World Food Program grain ship from Ukraine to Yemen

Latest news on the war pitting Russia and Ukraine.

A ship loaded with cereals chartered by the UN World Food Program (WFP) has departed this Tuesday from the Ukrainian port of Pivdennyi, on the Black Sea, to Yemen thanks to the agreement reached between Moscow and Kiev under the supervision of Turkey and the United Nations.

“The war in Ukraine has been the last straw in Yemen against a backdrop of protracted conflict, the resulting economic crisis and dwindling funds for humanitarian response,” said WFP country director Richard Ragan.

He has therefore explained that it is “paramount” that commodities reach Yemen, especially cereals. “This is vital to keep prices at bay,” he added in what is already the second shipment of cereals to Yemen.

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The vessel, named ‘MV Karteria’, is carrying 37,000 tons of wheat grain, and will first stop in Turkey, where it will make a stop to transform the grain into flour. It will then arrive in Yemen, where more than 17 million people are struggling with acute hunger, a figure that is expected to rise in the coming months.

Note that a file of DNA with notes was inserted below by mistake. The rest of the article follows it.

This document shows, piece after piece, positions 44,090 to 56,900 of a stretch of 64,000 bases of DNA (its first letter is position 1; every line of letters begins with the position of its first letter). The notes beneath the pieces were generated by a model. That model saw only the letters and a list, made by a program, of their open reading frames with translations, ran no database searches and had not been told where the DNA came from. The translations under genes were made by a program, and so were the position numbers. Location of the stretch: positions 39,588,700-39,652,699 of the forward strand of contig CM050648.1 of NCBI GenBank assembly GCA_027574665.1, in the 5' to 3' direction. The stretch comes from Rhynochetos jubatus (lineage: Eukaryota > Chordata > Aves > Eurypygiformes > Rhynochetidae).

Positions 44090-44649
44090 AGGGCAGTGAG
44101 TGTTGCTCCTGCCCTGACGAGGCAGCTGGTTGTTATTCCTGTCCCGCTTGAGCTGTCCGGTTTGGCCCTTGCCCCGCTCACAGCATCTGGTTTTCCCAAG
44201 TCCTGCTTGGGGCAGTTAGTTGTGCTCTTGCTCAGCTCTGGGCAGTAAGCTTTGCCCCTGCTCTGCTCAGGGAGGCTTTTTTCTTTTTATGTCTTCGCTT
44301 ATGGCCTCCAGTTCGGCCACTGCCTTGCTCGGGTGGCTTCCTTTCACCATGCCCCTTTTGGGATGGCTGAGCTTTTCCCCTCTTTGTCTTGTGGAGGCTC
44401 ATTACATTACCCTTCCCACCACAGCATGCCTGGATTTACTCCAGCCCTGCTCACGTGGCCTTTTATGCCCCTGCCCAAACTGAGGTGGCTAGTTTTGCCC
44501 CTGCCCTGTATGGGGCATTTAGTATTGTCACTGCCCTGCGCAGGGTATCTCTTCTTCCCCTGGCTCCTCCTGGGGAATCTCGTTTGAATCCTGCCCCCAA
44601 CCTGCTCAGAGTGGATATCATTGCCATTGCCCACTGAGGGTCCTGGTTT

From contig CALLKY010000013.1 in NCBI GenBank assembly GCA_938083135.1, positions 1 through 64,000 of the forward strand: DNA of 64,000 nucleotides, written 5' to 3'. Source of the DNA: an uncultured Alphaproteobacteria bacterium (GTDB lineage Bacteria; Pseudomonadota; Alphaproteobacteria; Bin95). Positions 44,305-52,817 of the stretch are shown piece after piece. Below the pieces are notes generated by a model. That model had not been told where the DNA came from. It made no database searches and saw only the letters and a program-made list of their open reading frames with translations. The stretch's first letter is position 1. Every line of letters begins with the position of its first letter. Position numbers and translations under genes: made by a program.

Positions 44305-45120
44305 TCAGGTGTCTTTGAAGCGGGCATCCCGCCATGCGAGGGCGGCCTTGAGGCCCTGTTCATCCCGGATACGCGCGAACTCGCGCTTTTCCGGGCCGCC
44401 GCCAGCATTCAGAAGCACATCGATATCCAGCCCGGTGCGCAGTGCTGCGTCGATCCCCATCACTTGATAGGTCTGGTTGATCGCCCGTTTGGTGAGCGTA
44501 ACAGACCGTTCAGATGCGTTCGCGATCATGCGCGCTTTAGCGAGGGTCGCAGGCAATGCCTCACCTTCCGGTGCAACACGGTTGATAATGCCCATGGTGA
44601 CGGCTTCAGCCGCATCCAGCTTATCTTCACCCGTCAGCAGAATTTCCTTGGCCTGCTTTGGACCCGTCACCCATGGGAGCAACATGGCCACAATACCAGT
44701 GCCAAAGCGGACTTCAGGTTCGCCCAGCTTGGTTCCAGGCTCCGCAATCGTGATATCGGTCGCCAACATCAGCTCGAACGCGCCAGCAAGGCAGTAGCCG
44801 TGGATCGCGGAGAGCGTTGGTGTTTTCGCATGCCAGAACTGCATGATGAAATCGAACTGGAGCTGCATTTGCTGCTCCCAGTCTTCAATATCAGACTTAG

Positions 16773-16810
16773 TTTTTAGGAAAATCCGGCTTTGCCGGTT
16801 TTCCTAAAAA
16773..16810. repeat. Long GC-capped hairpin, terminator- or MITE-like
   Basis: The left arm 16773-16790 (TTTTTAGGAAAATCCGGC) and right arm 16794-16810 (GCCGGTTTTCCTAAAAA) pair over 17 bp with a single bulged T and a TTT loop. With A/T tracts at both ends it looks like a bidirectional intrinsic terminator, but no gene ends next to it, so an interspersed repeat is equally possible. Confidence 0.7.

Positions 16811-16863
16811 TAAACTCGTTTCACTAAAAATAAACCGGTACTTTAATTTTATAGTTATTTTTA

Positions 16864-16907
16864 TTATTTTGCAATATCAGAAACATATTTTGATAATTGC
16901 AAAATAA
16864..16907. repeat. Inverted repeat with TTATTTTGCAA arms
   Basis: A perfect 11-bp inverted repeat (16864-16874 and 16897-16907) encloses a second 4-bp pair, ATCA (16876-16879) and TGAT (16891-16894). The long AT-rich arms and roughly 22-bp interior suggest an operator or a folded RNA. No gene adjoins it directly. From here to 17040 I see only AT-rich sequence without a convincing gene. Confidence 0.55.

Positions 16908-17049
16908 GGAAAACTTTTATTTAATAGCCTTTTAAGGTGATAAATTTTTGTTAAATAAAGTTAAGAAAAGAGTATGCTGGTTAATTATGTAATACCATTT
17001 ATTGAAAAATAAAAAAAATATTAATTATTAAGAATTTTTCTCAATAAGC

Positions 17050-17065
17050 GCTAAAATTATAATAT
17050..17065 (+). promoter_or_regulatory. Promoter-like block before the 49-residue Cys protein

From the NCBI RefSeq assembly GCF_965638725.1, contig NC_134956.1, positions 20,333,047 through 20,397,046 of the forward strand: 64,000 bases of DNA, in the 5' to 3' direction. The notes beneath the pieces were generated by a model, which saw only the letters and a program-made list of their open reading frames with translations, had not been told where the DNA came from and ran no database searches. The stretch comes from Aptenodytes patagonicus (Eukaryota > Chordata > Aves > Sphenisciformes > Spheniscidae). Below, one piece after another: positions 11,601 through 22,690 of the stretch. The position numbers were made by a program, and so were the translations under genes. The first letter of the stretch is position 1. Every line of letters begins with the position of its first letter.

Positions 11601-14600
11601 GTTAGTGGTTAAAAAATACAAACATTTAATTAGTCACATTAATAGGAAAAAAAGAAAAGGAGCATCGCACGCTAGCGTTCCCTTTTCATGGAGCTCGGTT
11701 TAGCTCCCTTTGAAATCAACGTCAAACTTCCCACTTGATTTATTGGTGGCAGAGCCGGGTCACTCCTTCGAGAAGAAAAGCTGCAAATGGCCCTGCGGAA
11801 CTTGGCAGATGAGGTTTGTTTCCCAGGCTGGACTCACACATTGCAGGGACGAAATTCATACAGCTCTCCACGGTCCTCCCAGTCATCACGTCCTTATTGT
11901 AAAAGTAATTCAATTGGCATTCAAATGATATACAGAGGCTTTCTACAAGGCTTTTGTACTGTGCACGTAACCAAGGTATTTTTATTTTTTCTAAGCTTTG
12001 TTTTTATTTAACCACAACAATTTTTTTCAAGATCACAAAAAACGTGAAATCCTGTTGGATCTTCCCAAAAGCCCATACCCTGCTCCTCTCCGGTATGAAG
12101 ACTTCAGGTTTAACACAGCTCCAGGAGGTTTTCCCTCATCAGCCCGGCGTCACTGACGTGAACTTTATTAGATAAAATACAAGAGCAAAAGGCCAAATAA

According to UN data, 46 percent of Yemen’s wheat imports in 2021 came from Ukraine and Russia. Due to the humanitarian crisis situation, about 345 million in 82 countries are facing acute food insecurity.

On the other hand, the first ship with cereals from Ukraine has docked this Tuesday in Djibouti, in the Horn of Africa, WFP director David Beasley reported on his official Twitter profile.

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After 14 days at sea, the ship ‘MV Brave Commander’ has arrived in this African country with nearly 23,000 tons of wheat to support the UN agency’s humanitarian response in the Horn of Africa, WFP has explained on its Twitter profile.

The Ukrainian Ministry of Infrastructure reported on August 16 that the ship had departed from the port of Pivdennii in the Ukrainian city of Yuzhne with the aim of helping to alleviate the effects of drought in the African region, where famine and adverse weather conditions are destroying livelihoods.

Ships, crossing the Black Sea to the Bosphorus Strait, are screened before entering Ukraine to ensure that they are not carrying weapons or combat material. The delivery of millions of tons of grain, on which developing countries in Asia, Africa and the Middle East depend to fill their larders, had been suspended since Russia invaded Ukraine on February 24.

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